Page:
What is Insulin?

September 4, 2019

Discovered in 1921 by Frederick Banting and Charles Best, insulin is the hormone that allows glucose (sugar) to get into the cells of our body that need glucose for energy. Insulin is produced by the beta cells of the pancreas which reside in specialized structures called the islets of Langerhans in the pancreas.

Every living mammal needs insulin to survive. Humans, cats, dogs, pigs, cows, and even dolphins all need insulin to maintain healthy blood sugar levels. Without enough insulin, your blood sugar can rise to dangerously high levels.

Malfunctions in Insulin Production and Utilization: A Hallmark of Diabetes

People with pre-diabetes or type 2 diabetes do not make enough insulin, or their bodies are unable to make use of the insulin they are producing. Insulin resistance is commonly an aspect of pre-diabetes and type 2 diabetes in which the body needs more and more insulin to do the job of maintaining healthy blood sugar levels that it used to do with a lesser amount of insulin.

People with type 1 diabetes make very little or no insulin because the part of the pancreas that is responsible for producing insulin is continuously attacked by their immune-system, making this form of diabetes an “autoimmune disorder.”

People with type 1.5 diabetes, also known as LADA, are essentially type 1 diabetics who are very gradually producing less and less insulin over time and may also experience some insulin resistance, similar to type 2.

You can click on these links to learn more about the stages of type 1 diabetes and type 2 diabetes development and progression.

How Exactly Does Insulin Work?

An easy way to think of insulin is to remember that it is the “key” necessary to unlock a cell so that sugar can enter it and be used for energy instead of staying in the bloodstream where the excess damages cells.

What happens is that insulin is released into the bloodstream by the pancreas in response to blood glucose levels. The insulin travels throughout the body and binds to specific receptors (insulin receptors) on the surface of multiple cell types.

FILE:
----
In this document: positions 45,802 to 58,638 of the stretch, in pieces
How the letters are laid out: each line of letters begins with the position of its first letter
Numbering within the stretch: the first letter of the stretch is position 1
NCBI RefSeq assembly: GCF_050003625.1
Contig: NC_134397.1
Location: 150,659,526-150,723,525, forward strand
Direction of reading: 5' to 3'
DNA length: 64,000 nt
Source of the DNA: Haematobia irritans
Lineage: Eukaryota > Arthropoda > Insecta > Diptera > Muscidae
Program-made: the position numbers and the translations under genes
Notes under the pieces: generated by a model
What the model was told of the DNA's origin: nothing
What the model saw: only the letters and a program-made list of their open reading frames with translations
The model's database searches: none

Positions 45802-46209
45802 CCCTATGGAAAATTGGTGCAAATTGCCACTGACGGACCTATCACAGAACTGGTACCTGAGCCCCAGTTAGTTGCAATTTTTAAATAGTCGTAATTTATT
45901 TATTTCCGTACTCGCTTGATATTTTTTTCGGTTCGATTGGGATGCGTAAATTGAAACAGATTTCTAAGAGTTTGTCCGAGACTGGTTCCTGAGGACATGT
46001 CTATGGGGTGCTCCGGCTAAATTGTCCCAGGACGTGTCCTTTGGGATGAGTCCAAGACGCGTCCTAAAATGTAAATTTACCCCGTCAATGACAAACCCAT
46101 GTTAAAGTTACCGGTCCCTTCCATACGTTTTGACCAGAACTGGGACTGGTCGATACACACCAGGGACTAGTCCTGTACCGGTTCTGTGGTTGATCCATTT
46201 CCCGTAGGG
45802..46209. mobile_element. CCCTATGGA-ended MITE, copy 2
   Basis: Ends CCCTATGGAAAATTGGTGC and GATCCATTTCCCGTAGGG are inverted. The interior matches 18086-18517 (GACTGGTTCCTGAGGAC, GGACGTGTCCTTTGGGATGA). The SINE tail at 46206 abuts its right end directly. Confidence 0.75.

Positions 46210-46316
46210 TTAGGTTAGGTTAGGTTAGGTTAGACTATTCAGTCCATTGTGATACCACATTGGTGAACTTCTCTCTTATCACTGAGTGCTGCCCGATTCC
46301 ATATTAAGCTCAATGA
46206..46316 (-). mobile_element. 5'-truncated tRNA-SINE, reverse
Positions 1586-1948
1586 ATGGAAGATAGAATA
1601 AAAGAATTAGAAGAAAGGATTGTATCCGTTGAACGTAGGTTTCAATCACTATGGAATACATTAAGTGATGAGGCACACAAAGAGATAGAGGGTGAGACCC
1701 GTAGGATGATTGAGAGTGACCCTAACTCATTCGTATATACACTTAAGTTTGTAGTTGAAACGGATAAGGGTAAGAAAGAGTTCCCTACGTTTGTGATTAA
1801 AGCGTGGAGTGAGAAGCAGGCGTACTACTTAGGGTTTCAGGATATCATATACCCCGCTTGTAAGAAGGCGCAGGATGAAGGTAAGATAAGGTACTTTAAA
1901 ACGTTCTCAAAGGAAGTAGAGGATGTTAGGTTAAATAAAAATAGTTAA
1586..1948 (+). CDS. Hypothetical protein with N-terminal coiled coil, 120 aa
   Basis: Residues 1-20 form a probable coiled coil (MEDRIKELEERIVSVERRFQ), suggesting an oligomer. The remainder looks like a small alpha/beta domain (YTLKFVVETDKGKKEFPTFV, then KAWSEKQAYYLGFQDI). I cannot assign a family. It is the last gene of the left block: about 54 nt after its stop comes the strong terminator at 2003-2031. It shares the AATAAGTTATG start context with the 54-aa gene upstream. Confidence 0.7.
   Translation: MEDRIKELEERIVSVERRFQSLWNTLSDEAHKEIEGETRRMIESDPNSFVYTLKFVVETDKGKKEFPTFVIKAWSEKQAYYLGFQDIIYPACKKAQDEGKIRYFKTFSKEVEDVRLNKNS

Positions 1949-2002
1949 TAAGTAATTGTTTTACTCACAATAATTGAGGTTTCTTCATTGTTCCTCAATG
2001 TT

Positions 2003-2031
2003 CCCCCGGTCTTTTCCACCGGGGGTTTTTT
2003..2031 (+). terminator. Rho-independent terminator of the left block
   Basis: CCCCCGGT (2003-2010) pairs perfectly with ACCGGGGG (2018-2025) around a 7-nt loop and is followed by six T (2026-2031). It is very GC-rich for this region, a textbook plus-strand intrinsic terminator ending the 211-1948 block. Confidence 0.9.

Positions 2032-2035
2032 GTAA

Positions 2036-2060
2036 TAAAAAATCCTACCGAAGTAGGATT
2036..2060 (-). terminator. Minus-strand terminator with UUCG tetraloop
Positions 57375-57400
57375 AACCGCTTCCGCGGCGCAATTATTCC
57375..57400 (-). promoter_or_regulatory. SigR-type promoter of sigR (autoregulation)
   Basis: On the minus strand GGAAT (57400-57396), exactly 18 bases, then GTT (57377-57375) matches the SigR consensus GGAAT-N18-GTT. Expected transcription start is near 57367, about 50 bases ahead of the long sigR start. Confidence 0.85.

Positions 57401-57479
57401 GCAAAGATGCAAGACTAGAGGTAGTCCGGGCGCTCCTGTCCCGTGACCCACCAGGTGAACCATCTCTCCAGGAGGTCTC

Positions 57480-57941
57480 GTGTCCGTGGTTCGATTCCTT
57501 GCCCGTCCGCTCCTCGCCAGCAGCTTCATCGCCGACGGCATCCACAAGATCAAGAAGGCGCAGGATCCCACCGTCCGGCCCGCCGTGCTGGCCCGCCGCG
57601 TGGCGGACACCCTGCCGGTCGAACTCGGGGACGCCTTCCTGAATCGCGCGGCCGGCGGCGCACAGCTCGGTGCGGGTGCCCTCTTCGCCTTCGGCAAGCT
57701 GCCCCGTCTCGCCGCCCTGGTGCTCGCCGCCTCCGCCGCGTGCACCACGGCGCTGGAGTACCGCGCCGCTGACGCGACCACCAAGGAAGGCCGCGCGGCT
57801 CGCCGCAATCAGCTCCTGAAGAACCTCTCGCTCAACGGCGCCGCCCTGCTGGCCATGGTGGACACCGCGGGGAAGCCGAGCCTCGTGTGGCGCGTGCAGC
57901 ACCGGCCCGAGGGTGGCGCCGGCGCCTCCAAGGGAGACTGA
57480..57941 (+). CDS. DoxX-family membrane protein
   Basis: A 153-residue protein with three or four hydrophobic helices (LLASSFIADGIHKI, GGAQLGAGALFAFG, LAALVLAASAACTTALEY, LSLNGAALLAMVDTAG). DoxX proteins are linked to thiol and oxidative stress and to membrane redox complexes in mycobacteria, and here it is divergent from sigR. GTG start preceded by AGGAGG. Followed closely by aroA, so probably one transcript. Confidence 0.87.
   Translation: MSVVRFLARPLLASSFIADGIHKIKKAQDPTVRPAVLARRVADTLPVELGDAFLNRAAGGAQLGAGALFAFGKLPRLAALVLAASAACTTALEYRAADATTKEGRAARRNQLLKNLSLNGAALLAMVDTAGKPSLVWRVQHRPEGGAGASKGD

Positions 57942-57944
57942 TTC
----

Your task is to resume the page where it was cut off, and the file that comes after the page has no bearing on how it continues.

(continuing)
After the insulin binds, the receptor changes its shape and in turn transmits a complex intracellular signaling cascade. What results is the activation of the translocation of specific glucose transporters (called GLUTs) to the cell surface. It is these proteins that allow glucose to enter the cells.

Illustration by Maria Muccioli

While insulin is the primary activator of GLUT transport to the cell surface, GLUTs can also be directly activated by other processes, such as exercise. This is one reason why exercise results in improved insulin sensitivity – with the direct upregulation of GLUTs, less insulin is needed to reduce blood glucose levels.

Insulin Therapy

All individuals with type 1 diabetes and some with type 2 diabetes administer insulin via injection or infusion (or sometimes via an inhaler) to help regulate blood glucose levels. The insulin therapy doses must be carefully adjusted based on a multitude of variables, including patient’s age, weight, activity level, food intake, other medications, and stress levels, among others.


Undoubtedly, insulin is a very powerful hormone that is essential to the survival of many species. The discovery of insulin and improvements in insulin production and purification practices have allowed millions of people with diabetes to live relatively normal lives.

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